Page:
The conquest of space is full of firsts. The first planet to be seen from a telescope, the first launch, the first lunar trip, the first animal launched by rocket (which, as we know from Mecano, was a dog named Laika)… And, of course, the first video game to ever cross the atmosphere, an honor that goes to, of course, ‘Tetris’.
A tetraminic space
The history of ‘Tetris‘ is already known to all: Alexey Pajitnov programmed it during 1984 in the Soviet Union, using, in the absence of graphics, dots and levels, brackets and spaces representing the pieces. The rights mess that happened later, when the creator wanted to license his game, is more than well dramatized in the movie of the same name that you can see on Apple TV+ and that ended with the tetraminos accompanying the Game Boy at its launch.
Such was the fanaticism for ‘Tetris’ that, when in 1993 the Soyuz TM-17 spacecraft was launched from Russia bound for the MIR, inside was a 49-year-old astronaut who refused to travel without his Game Boy with the game: Aleksandr Aleksandrovich Serebrov retired two years later after completing his mission and spending 196 days in space circling the Earth 3,000 times. In total, the cosmonaut would get to spend almost 372 days in space between all his missions, getting to give ten rides at zero gravity (which seems unimpressive, but at the time it was a record).
Serebrov had been to space three times before and knew that there was always some time to waste between missions. And, instead of doing nothing or eating his head off, he decided to take his favorite pastime with him: a video game. As he himself said in 1994, “Like all cosmonauts, I love sports. My favorites are soccer and swimming. During the flight, in the rare moments of leisure, I enjoyed playing the Game Boy.” Obviously, while he was passing levels and placing pieces, he did not realize that he was setting a record that was immortalized shortly thereafter in the Guinness Book.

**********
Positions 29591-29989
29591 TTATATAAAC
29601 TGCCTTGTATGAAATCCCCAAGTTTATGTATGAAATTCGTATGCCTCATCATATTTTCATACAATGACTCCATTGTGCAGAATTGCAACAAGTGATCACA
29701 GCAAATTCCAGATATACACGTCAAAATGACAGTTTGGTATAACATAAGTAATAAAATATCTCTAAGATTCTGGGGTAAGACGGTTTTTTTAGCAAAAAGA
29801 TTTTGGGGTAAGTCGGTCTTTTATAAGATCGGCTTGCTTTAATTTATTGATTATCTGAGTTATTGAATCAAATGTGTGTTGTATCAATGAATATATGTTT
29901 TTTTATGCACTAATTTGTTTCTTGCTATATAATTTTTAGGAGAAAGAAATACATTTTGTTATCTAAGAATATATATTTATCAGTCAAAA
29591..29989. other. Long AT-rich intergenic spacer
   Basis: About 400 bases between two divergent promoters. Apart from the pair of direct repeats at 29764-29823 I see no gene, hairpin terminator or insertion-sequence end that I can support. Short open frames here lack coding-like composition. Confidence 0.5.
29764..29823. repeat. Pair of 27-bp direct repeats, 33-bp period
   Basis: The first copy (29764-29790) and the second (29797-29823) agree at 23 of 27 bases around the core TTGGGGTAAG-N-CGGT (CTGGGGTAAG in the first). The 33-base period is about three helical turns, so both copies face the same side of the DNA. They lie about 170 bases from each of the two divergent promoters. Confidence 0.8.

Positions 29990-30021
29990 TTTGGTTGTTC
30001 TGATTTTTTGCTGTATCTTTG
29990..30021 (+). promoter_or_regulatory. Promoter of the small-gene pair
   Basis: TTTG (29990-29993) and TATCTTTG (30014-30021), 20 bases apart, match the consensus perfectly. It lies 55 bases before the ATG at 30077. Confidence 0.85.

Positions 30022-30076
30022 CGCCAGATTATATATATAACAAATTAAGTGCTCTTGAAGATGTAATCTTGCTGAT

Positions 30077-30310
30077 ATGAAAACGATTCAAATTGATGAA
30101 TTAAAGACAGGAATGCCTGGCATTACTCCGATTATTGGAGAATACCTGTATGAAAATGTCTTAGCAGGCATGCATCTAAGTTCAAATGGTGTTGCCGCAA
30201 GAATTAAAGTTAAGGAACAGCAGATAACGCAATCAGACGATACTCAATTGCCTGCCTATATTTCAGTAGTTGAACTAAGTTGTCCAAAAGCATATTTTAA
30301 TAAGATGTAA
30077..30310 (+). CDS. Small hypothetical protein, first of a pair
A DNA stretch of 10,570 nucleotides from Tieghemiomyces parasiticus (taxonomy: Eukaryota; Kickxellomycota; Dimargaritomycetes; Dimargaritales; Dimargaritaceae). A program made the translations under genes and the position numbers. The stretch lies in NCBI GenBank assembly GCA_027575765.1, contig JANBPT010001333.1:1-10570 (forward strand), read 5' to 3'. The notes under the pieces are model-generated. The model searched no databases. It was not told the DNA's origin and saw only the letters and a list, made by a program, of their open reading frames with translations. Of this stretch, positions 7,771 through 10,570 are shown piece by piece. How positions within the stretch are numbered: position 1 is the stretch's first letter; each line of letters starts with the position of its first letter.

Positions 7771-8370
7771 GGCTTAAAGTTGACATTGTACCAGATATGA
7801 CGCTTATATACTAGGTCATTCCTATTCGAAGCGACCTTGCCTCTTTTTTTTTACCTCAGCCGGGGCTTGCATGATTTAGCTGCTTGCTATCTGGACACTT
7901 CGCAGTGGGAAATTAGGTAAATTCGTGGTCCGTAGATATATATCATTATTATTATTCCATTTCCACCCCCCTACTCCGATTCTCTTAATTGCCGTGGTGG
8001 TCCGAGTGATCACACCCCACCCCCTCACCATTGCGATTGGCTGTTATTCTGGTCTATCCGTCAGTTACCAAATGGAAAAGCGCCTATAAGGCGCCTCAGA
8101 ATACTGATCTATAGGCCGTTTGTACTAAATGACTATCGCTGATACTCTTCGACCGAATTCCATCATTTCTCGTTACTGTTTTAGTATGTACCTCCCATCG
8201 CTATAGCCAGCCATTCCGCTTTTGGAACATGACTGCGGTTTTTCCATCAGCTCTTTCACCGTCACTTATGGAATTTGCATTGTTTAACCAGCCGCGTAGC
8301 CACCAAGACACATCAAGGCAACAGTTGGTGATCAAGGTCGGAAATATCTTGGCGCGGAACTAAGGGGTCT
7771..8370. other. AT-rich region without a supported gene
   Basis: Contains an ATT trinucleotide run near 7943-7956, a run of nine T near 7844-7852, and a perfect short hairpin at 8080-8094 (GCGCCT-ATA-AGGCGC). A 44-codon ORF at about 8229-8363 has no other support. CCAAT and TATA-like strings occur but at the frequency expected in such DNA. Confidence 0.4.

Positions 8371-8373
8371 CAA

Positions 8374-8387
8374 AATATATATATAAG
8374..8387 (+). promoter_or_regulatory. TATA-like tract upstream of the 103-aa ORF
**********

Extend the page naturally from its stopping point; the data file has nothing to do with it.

Parentheses in space
Serebrov died on November 12, 2013, and before leaving this world for good (and without a return ticket) he decided to auction his beloved console with the game and the manual. It ended up selling for $1,220 (very little, if you ask us) putting an end to the first video game space adventure. It was not the only one.
There is not much data on astronauts playing video games while on missions, but it is known that in 2014 Samantha Cristoforetti played ‘Minecraft’ on a laptop, despite the fact that these are used exclusively for data collection and work. NASA also reported that in 1998 it was usually played as a way to mentally escape from problems, along with other activities such as listening to music or reading fiction. Ah! And in 2016, Tim Peake uploaded from space a photo in which they tested virtual reality… And a game about aliens. Maybe not the best idea to test in space. For this, better a ‘Tetris’ and at least you do not live in fear of UFOs and, as our parents would say, “the little Martians”.
Outside of space, it has been proven that astronauts can improve their skills – and even save their lives in extreme situations – if they are gamers. But there’s a catch, of course, it’s not worth playing ‘Mario Kart‘: Level Ex is a company that creates specialized medical video games, including some for astronauts. Going for a walk in space has never been so much fun.